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Detection of nitric oxide release from single neurons in the pond snail, Lymnaea stagnalis

By Bhavik Anil Patel, Martin Arundell, Kim H. Parker, Mark S. Yeoman and Danny O'Hare


Multiple film-coated nitric oxide sensors have been fabricated using Nafion and electropolymerized polyeugenol or o-phenylenediamine on 30-?m carbon fiber disk electrodes. This is a rare study that utilizes disk electrodes rather than the widely used protruding tip microelectrodes in order to measure from a biological environment. These electrodes have been used to evaluate the differences in nitric oxide release between two different identified neurons in the pond snail, Lymnaea stagnalis. These results show the first direct measurements of nitric oxide release from individual neurons. The electrodes are very sensitive to nitric oxide with a detection limit of 2.8 nM and a sensitivity of 9.46 nA ?M-1. The sensor was very selective against a variety of neurochemical interferences such as ascorbic acid, uric acid, and catecholamines and secondary oxidation products such as nitrite. Nitric oxide release was measured from the cell bodies of two neurons, the cerebral giant cell (CGC) and the B2 buccal motor neuron, in the intact but isolated CNS. A high-Ca2+/high-K+ stimulus was capable of evoking reproducible release. For a given stimulus, the B2 neuron released more nitric oxide than the CGC neuron; however, both cells were equally suppressed by the NOS inhibitor l-NAM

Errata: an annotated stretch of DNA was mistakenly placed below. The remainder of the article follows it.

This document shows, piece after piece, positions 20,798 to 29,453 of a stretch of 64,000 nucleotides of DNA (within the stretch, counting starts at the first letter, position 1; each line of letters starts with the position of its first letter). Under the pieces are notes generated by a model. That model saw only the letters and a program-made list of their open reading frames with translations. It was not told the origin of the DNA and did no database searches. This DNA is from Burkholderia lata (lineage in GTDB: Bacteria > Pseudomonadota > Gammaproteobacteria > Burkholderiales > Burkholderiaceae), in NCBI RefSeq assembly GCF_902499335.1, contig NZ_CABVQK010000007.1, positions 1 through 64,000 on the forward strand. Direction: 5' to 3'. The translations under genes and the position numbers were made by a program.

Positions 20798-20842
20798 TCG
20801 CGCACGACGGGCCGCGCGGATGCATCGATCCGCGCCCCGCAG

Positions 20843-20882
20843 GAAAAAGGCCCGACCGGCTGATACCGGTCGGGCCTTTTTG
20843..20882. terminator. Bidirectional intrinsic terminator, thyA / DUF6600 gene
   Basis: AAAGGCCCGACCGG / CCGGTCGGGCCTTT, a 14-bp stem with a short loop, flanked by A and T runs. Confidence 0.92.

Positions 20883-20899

Year: 2006
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Provided by: e-Prints Soton
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